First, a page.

91: mRNA structure dynamics identifies the embryonic RNA regulome
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Posted to bioRxiv 01 Mar 2018

mRNA structure dynamics identifies the embryonic RNA regulome
1,684 downloads molecular biology

Jean-Denis Beaudoin, Eva Maria Novoa, Charles E Vejnar, Valeria Yartseva, Carter Takacs, Manolis Kellis, Antonio J Giraldez

RNA folding plays a crucial role in RNA function. However, our knowledge of the global structure of the transcriptome is limited to steady-state conditions, hindering our understanding of how RNA structure dynamics influences gene function. Here, we have characterized mRNA structure dynamics during zebrafish development. We observe that on a global level, translation guides structure rather than structure guiding translation. We detect a decrease in structure in translated regions, and we identify the ribosome as a major remodeler of RNA structure in vivo. In contrast, we find that 3'-UTRs form highly folded structures in vivo, which can affect gene expression by modulating miRNA activity. Furthermore, we find that dynamic 3'-UTR structures encode RNA decay elements, including regulatory elements in nanog and cyclin A1, key maternal factors orchestrating the maternal-to-zygotic transition. These results reveal a central role of RNA structure dynamics in gene regulatory programs.

92: Targeted Cleavage and Polyadenylation of RNA by CRISPR-Cas13
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Posted to bioRxiv 26 Jan 2019

Targeted Cleavage and Polyadenylation of RNA by CRISPR-Cas13
1,678 downloads molecular biology

Kelly M Anderson, Pornthida Poosala, Sean R Lindley, Douglas M Anderson

Post-transcriptional cleavage and polyadenylation of messenger and long noncoding RNAs is coordinated by a supercomplex of ~20 individual proteins within the eukaryotic nucleus. Polyadenylation plays an essential role in controlling RNA transcript stability, nuclear export, and translation efficiency. More than half of all human RNA transcripts contain multiple polyadenylation signal sequences that can undergo alternative cleavage and polyadenylation during development and cellular differentiation. Alternative cleavage and polyadenylation is an important mechanism for the control of gene expression and defects in 3-prime end processing can give rise to myriad human diseases. Here we show that fusion of catalytically dead Cas13 to a single mammalian polyadenylation factor, Nudix hydrolase 21 (NUDT21), allows for site-specific CRISPR-Cas13-guided cleavage and polyadenylation of RNA in mammalian cells. This approach, which we named Postscriptr, can be utilized for the non-genomic manipulation of gene expression and may have potential future therapeutic applications for treating human RNA processing diseases.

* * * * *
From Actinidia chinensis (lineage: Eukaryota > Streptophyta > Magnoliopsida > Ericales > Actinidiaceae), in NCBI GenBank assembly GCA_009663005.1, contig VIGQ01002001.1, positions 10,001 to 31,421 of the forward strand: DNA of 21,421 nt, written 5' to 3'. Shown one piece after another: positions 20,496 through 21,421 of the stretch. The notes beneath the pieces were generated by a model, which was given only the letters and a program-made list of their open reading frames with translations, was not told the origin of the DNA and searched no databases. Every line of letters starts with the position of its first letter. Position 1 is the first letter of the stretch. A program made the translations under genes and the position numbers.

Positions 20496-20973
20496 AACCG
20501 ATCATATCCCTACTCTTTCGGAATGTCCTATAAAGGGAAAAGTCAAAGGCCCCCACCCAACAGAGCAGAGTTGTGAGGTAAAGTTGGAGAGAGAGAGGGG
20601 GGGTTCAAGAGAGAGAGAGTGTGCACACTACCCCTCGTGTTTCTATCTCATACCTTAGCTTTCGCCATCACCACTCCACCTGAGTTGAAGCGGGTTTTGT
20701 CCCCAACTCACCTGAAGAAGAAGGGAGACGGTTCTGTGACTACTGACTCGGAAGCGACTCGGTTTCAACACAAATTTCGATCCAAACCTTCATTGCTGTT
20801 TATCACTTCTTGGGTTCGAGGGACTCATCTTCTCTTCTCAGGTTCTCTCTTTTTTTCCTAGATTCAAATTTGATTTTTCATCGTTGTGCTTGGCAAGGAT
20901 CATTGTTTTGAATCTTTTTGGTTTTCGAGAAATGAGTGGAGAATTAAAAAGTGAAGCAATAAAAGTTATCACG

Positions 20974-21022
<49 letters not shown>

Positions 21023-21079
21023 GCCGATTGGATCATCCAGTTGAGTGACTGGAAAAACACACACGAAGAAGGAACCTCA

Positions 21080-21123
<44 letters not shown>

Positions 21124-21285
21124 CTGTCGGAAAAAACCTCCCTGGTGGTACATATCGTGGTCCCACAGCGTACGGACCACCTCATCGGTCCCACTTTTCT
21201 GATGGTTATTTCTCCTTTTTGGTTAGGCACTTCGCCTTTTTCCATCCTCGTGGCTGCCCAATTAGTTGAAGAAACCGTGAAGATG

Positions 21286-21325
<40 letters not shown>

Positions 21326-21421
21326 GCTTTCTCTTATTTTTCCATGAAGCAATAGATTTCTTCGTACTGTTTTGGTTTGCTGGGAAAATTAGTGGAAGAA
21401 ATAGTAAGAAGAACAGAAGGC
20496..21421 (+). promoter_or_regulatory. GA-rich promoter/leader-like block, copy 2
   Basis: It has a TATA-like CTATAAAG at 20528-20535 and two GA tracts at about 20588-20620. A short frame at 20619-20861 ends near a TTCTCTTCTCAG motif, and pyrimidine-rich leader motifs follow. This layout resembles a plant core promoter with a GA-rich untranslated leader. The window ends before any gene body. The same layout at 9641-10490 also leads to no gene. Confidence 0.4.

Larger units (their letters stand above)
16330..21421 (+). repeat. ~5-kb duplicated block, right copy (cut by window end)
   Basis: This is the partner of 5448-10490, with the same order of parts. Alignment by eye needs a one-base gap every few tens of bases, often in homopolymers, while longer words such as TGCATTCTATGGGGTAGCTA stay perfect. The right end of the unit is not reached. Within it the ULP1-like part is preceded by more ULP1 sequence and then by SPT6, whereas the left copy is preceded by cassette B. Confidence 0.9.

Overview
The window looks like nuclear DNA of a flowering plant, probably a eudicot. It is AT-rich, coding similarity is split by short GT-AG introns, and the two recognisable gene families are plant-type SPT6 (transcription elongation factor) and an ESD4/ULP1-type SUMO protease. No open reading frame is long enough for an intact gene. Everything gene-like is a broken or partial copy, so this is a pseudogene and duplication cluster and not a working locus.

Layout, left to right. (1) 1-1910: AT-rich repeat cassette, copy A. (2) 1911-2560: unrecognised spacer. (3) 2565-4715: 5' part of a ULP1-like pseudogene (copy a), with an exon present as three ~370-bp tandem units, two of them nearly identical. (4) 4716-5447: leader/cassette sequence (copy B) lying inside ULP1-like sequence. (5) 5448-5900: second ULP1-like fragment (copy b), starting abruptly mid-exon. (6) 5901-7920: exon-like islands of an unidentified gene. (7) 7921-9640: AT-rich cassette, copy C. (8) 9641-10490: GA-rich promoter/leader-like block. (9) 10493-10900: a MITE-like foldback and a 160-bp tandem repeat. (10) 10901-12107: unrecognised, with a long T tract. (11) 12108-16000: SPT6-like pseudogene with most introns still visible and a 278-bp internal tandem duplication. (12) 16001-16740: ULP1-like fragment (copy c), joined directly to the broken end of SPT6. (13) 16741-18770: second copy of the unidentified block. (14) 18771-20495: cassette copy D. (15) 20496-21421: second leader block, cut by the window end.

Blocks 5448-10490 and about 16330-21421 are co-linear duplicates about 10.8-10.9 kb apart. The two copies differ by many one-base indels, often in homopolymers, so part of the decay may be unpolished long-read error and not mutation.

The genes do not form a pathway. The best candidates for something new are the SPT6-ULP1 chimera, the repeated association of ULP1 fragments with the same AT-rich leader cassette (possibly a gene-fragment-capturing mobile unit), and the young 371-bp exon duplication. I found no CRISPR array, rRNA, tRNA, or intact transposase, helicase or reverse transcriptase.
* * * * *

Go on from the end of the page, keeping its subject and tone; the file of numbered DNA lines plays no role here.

93: Regulating telomere length from the inside out: The replication fork model
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Posted to bioRxiv 29 Feb 2016

Regulating telomere length from the inside out: The replication fork model
1,675 downloads molecular biology

Carol W. Greider

Telomere length is regulated around an equilibrium set point. Telomeres shorten during replication and are lengthened by telomerase. Disruption of the length equilibrium leads to disease, thus it is important to understand the mechanisms that regulate length at the molecular level. The prevailing protein counting model for regulating telomerase access to elongate the telomere does not explain accumulating evidence of a role of DNA replication in telomere length regulation. Here I present an alternative model: the replication fork model that can explain how passage of a replication fork and regulation of origin firing affect telomere length.

94: CRISPR-Cas12b-assisted nucleic acid detection platform
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Posted to bioRxiv 06 Jul 2018

CRISPR-Cas12b-assisted nucleic acid detection platform
1,671 downloads molecular biology

Linxian Li, Shiyuan Li, Jin Wang

Rapid molecular diagnostic technology is very useful in many areas, including public health, environmental testing and criminal investigation. We recently showed that Cas12a had trans-cleavage activity upon collateral single-stranded DNA (ssDNA), with which the HOLMES platform (one-HOur Low-cost Multipurpose highly Efficient System) was developed. Here, we combine the thermophilic Cas12b, which also has the ssDNA trans-cleavage activity, with Loop-Mediated Isothermal Amplification (LAMP), and create HOLMESv2. In HOLMESv2, LAMP amplification and Cas12b trans-cleavage can be integrated into a one-step system with a constant temperature, which therefore brings much convenience in nucleic acid detection. Moreover, we also simplify the RNA detection procedures in HOLMESv2, using an RNA-dependent DNA polymerase for amplification and therefore omitting an extra reverse transcription step.

95: mRNA structure regulates protein expression through changes in functional half-life
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Posted to bioRxiv 13 Feb 2019

mRNA structure regulates protein expression through changes in functional half-life